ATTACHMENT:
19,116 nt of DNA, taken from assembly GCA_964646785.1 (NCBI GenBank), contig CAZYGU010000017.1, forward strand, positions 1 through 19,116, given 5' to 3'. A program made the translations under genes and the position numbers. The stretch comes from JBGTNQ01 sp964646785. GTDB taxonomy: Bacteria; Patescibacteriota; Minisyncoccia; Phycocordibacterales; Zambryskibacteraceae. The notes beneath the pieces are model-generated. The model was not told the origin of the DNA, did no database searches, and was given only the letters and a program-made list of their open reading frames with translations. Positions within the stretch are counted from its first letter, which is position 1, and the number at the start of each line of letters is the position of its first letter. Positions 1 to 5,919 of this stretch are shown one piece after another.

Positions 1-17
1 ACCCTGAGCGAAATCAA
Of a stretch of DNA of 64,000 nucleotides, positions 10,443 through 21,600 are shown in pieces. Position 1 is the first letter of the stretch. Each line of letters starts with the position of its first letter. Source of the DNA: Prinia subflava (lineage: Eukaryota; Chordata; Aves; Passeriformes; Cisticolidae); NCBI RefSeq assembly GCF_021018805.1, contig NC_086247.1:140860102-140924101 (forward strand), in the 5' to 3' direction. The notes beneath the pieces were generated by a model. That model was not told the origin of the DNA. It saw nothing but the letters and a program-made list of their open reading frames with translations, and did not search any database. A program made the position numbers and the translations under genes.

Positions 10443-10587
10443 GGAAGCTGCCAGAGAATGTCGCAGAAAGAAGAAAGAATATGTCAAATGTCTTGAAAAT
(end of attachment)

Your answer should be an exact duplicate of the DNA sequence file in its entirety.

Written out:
19,116 nt of DNA, taken from assembly GCA_964646785.1 (NCBI GenBank), contig CAZYGU010000017.1, forward strand, positions 1 through 19,116, given 5' to 3'. A program made the translations under genes and the position numbers. The stretch comes from JBGTNQ01 sp964646785. GTDB taxonomy: Bacteria; Patescibacteriota; Minisyncoccia; Phycocordibacterales; Zambryskibacteraceae. The notes beneath the pieces are model-generated. The model was not told the origin of the DNA, did no database searches, and was given only the letters and a program-made list of their open reading frames with translations. Positions within the stretch are counted from its first letter, which is position 1, and the number at the start of each line of letters is the position of its first letter. Positions 1 to 5,919 of this stretch are shown one piece after another.

Positions 1-17
1 ACCCTGAGCGAAATCAA
Of a stretch of DNA of 64,000 nucleotides, positions 10,443 through 21,600 are shown in pieces. Position 1 is the first letter of the stretch. Each line of letters starts with the position of its first letter. Source of the DNA: Prinia subflava (lineage: Eukaryota; Chordata; Aves; Passeriformes; Cisticolidae); NCBI RefSeq assembly GCF_021018805.1, contig NC_086247.1:140860102-140924101 (forward strand), in the 5' to 3' direction. The notes beneath the pieces were generated by a model. That model was not told the origin of the DNA. It saw nothing but the letters and a program-made list of their open reading frames with translations, and did not search any database. A program made the position numbers and the translations under genes.

Positions 10443-10587
10443 GGAAGCTGCCAGAGAATGTCGCAGAAAGAAGAAAGAATATGTCAAATGTCTTGAAAAT